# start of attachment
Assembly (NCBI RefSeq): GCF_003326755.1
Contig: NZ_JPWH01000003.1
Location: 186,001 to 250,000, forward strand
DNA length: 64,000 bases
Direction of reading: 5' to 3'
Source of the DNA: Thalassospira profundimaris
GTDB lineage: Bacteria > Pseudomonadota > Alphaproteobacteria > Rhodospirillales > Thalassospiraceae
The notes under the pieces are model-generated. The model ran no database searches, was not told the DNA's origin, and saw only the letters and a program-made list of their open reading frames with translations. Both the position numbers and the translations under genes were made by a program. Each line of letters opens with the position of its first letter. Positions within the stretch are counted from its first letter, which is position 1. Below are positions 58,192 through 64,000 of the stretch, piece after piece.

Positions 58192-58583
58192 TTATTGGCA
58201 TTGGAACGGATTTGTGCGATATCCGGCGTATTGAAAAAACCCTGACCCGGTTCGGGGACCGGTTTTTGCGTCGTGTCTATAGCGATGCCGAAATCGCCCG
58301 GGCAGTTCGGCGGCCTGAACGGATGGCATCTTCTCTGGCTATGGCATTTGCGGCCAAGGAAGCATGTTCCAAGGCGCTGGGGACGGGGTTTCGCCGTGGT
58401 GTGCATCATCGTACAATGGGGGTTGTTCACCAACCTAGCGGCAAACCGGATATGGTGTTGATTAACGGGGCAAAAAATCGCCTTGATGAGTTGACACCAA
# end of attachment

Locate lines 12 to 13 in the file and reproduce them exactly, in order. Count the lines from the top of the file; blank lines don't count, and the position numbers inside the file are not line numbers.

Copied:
58301 GGCAGTTCGGCGGCCTGAACGGATGGCATCTTCTCTGGCTATGGCATTTGCGGCCAAGGAAGCATGTTCCAAGGCGCTGGGGACGGGGTTTCGCCGTGGT
58401 GTGCATCATCGTACAATGGGGGTTGTTCACCAACCTAGCGGCAAACCGGATATGGTGTTGATTAACGGGGCAAAAAATCGCCTTGATGAGTTGACACCAA